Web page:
Established Chicago, Illinois 1857; ended organ production 1942.
From the OHS Organ Database Builders editor, Stephen Hall, February 5, 2017. -
Epilogue - After the War
Kimball did not resume pipe organ production after the war, but did resume piano production. The piano division also had a branch building small electronic organs, mostly home entertainment devices. The piano division did not do well after the war, the new factory in Melrose Park was a major financial strain, and the quality of its instruments were not up to the standards of pre-war production. The firm was sold to the Jasper Corporation, a maker of cabinetry and office furniture, in 1959. Piano production was relocated to West Baden, Indiana, where the company gained a new life and began to grow. By 1969, Kimball was once again the world's largest piano company. In 1966, Jasper purchased the Austrian piano maker firm, Bösendorfer. In 1974, the company changed names and became Kimball International. The company went public in 1976.
The demise of Kimball's second reign as leading piano producer came about slowly due to the decline in piano and organ purchases through the 1980s and 1990s; the electronic organs were phased out in the 1980s, and the parent company closed the Kimball piano subsidiary in February 1996. The Bösendorfer piano brand continued unaffected, but was sold to Austrian buyers in 2002. It is now a subsidiary of the Yamaha Corp for marketing and finance, but remains an independent manufacturing operation. Kimball remains in business as a manufacturer of office furniture, but no longer has any connection with the making of musical instruments.
From the OHS PC Database, derived from A Guide to North American Organbuilders, by David H. Fox (Richmond, Va.: Organ Historical Society, 1991). Edited February 5, 2017, (Hall). -
The W. W. Kimball Co. was established by William W. Kimball in Chicago, Illinois, 1857. The company originally sold products of other firms; it began manufacturing: reed organs, 1859; pianos, 1887; portable pipe organs, 1891; and 'stationary' pipe organs, 1894. The firm acquired Lansing Music Co., 1889. It ceased reed organ production on September 30, 1922. The firm acquired Welte-Tripp Organ Corporation of South Beach, Connecticut, in 1931. Kimball ceased pipe organ production on September 26, 1942 due to war time restrictions; the company made laboratory furniture during World War II.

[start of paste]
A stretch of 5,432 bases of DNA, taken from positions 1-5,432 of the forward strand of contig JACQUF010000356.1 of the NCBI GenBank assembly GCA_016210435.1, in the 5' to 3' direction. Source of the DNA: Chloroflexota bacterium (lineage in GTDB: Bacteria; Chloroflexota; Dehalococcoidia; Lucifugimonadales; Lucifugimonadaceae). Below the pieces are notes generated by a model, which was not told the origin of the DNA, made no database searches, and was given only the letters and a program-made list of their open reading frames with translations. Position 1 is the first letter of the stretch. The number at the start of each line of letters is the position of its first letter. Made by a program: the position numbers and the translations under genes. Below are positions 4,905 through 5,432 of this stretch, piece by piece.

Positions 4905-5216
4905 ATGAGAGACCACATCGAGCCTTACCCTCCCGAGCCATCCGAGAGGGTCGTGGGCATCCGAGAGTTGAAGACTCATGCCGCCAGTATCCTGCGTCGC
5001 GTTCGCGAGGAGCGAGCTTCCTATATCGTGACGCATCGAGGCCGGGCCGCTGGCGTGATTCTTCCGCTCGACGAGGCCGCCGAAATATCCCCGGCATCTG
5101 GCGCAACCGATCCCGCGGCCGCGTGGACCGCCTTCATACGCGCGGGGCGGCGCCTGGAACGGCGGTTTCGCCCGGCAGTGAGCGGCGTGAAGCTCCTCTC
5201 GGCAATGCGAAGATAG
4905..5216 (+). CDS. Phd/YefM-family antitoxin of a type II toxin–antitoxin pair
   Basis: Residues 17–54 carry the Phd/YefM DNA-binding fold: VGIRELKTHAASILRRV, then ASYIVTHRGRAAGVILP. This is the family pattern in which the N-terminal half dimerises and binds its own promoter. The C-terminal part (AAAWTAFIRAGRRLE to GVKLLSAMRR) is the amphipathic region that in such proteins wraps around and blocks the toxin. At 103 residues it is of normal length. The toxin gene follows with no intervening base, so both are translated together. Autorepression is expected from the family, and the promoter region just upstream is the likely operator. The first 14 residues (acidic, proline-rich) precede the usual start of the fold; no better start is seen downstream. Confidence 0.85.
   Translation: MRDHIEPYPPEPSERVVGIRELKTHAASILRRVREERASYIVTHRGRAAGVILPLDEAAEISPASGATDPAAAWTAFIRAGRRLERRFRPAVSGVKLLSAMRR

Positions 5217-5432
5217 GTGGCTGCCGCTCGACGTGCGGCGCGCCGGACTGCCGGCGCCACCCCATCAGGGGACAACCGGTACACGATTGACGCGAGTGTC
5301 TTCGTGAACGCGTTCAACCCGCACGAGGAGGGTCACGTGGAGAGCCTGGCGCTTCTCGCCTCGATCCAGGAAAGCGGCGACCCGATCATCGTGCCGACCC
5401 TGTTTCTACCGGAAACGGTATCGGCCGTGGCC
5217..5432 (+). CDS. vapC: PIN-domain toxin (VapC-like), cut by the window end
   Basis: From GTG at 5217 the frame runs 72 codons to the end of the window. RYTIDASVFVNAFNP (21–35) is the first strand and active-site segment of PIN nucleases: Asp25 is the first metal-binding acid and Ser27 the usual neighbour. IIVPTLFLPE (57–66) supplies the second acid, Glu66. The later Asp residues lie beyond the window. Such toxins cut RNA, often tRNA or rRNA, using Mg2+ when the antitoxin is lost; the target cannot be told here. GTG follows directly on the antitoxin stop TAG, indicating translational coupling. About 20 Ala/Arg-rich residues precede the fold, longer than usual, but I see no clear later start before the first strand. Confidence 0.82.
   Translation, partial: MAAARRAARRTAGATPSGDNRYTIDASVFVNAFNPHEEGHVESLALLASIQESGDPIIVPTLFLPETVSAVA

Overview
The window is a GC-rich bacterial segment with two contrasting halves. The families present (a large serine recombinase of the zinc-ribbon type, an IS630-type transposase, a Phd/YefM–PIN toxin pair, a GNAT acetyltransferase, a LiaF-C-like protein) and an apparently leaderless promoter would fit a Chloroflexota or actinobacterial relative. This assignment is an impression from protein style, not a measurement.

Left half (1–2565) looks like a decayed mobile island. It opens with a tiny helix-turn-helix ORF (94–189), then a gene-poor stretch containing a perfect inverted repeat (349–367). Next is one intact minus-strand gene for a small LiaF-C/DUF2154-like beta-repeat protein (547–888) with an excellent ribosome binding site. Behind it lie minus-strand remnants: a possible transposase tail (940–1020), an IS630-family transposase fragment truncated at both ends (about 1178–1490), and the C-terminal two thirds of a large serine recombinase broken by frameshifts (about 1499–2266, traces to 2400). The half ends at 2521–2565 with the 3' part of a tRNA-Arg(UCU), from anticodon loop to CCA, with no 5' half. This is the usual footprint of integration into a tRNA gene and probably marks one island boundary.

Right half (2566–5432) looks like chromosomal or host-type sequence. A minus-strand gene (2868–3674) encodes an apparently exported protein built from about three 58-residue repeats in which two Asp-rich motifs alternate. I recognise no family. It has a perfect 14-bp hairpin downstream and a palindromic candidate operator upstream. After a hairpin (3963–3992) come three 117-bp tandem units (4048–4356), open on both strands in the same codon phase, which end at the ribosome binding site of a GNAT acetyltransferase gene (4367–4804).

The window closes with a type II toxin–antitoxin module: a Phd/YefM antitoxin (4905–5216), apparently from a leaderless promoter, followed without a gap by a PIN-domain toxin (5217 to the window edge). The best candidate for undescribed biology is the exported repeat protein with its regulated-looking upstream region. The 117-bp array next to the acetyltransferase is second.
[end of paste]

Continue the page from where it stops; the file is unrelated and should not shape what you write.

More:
The W. W. Kimball Co. was acquired by the Jasper Corporation of Jasper, Indiana, in 1959.
Staff: Fredrich Alzner; John G. B. Astenius; Balcom & Vaughan; E. B. Bartlett; Carl A. Benson; George J. Bohen; Henry J. Carruthers; Joseph J. Carruthers; Lloyd. M. Davey; Harry A. DeBold; John Dewar; Nicholas Doerr; G. A. Dominique; Harry Durst; Robert L. Eby; Gus Edwards; Eilers Music Co.; Robert P. Elliot; J. K. Fagan; Stanley H. Fargher; Alfred B. Fleming; J. Vern Fridlund; Oscar J. Hagstrom; H. M. Hansen; Maurice E. Hardy; Walter D. Hardy; Frederic W. Hedgeland; Max Hess; Earl B. Hough; Howard; Huseby; J. B. Jamison; Charles Jantzen; Edward D. Jardine; Curtis N. Kimball; David W. Kimball; William B. King; Edwin A. Kraft; Emory W. Lane; Eugene Licome; A. D. Longmore; W. W. Lufkin; Harry McGaw; Ole G. Malmquist; Fred W. Meller; Frank A. Meyer; George T. Michel; M. H. Millard; Frank T. Milner; Wesley B. Milner; Leonard D. Morris; Frank H. Nieman; Ferdinand Oechsner; L. C. Page; Earl Pavette; Pipe Organ Service Co.; E. E. Riley; David Schaub; (John C. Swinford?); C. E. Sylvester; Arthur R. Temple; Edward R. Tourison, Jr.; William C. Verney; Morton B. Welch; Charles C. White; Bartholomew Wiener; B. L. Wilson; Philipp Wirsching; Stanley W. Williams; John Wright.
We received the most recent update for this note from Database Manager on October 15, 2019.